Review: The Blighted City by Scott Kaelen
Dagra does. If it’s a story about the gods – even a dead god – he believes every word. When his sellsword team is offered a contract to cross the Deadlands and find a burial jewel in the crypts of the Blighted City, Dagra wants no part of it. His companions are undaunted by the legend; to them, the blurred divide between the living and the dead is superstitious nonsense. Completing the contract would earn their guild’s failing reputation a much-needed boost and secure them the bounty of a lifetime. They’re going, with or without him. Torn between the convictions of his beliefs and the importance of his friendships, Dagra reluctantly journeys into the godless region in search of the fabled city. But the Deadlands are only the first challenge.
The sellswords uncover an age-old deception when they learn that Lachyla’s foul seed is much darker than its legend, that its truth must forever remain untold or risk plunging humanity into an eternal nightmare. Snagged on the barbs of the blight, Dagra faces the toughest choice of his life … and of his death.
4 of 5 stars
The Blighted City checks a lot of boxes for me. The action scenes are vivid and fast-paced. The characters are varied and detailed, the settings rich and immersive. There's a real sense of foreboding from the outset of the story, and the author delivers on giving the reader a horrifying adventure.
The plot takes awhile to get going, though not to the detriment of the reading experience. If the pace seems slow to you in the beginning, my advice is to keep reading. We follow three groups: 1) three hired swords from the Freeblades guild who are on a mission to the Blighted City to retrieve a family heirloom, 2) hunters from a nearby village who track them, intent on keeping the secrets of their land from outsiders, and 3) a small group of more Freeblades who become concerned about their fellow guild members and go out to search and rescue them.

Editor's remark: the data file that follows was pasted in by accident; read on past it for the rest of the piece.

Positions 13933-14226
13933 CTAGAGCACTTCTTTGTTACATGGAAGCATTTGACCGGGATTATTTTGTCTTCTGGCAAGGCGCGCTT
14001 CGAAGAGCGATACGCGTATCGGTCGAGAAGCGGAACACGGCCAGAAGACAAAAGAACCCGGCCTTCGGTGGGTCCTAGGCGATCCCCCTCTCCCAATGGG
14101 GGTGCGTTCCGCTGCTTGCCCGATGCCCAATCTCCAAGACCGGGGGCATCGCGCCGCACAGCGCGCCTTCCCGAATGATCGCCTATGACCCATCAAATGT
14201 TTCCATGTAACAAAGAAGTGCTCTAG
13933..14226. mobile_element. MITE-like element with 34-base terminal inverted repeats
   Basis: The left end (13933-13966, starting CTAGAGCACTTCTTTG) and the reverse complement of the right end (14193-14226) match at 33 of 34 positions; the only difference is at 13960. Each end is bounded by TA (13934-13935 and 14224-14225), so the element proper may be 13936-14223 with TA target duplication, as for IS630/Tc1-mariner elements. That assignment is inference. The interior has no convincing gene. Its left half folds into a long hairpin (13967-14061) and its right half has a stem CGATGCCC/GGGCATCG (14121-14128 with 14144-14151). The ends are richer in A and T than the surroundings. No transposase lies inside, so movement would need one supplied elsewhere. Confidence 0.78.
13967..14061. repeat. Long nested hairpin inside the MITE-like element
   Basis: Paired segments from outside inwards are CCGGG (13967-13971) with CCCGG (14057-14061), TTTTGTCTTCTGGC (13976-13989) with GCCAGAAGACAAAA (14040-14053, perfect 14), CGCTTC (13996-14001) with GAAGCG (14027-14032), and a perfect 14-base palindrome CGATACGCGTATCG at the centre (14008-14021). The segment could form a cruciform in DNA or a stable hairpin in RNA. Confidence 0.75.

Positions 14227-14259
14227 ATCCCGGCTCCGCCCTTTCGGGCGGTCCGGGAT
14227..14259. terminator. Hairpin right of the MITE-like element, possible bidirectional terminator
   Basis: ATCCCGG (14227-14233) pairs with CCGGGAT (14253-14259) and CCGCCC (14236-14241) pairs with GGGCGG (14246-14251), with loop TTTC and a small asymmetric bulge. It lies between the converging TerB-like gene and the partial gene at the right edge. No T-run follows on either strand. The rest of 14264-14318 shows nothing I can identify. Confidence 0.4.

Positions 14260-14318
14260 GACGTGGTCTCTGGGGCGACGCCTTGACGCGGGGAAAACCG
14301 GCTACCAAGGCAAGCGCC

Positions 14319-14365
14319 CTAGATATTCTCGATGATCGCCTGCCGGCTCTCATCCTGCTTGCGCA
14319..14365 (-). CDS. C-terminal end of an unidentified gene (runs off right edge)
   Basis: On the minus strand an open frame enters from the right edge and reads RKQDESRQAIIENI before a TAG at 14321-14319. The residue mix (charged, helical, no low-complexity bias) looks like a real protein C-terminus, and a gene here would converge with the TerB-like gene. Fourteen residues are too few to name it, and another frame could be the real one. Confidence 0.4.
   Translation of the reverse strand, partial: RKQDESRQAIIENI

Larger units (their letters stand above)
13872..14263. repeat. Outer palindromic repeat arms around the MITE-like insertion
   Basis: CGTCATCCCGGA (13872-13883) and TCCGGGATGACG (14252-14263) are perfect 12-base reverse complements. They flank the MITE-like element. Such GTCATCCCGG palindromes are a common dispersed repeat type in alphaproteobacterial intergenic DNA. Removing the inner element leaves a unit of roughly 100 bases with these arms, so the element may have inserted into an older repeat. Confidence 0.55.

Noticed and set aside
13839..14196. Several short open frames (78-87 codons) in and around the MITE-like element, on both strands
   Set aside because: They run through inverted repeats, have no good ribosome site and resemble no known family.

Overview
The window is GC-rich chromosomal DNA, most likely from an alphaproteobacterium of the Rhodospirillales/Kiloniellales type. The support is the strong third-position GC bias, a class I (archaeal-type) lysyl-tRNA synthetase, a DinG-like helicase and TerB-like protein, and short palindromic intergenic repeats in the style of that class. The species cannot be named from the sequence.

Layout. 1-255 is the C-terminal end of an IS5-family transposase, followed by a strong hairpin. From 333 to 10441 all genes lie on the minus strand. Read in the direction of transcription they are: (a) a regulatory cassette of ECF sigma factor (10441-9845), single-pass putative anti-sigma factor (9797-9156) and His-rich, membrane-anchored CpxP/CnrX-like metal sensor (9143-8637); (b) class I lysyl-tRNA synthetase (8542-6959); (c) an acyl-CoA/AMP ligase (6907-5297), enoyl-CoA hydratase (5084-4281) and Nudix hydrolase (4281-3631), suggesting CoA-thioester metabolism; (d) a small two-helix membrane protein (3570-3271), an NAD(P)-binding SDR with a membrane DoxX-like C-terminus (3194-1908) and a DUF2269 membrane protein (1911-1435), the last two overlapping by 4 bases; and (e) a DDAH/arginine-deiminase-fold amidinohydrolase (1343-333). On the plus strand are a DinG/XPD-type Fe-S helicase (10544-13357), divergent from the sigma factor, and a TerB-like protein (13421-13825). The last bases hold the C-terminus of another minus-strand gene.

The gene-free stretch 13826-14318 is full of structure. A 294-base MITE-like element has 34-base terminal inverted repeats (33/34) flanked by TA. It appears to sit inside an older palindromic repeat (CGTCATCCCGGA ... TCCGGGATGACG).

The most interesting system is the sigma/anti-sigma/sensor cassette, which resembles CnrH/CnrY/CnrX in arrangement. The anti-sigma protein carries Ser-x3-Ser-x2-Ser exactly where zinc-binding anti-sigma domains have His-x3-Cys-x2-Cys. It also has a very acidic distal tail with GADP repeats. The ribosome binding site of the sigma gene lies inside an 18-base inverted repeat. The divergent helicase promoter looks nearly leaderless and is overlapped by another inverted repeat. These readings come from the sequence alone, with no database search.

There's a lot going on within the dynamics of each group, and all find complications in their plans. Though everyone sets out with the best of intentions, they quickly face unexpected circumstances and tough decisions. It's a lot to keep track of, but is a solid story overall. Just when I started finding inconsistencies in what caused the blight, the author revealed the full explanation for its source and answered all my questions.
The one issue I struggled with was the point of view treatment. The story changes POV often, switching between all three hired swords, and multiple other characters from the many allies and enemies involved. It can be disorienting at times, and disrupted my immersion a bit.
All in all, The Blighted City is a dark epic adventure in a well-detailed world full of swordfights, crypts, curses, and treasure. I recommend it to readers who enjoy multiple POV, conflicts that build gradually, and fantasy that delves into philosophical musings.
You can find it here on Amazon and here on Goodreads.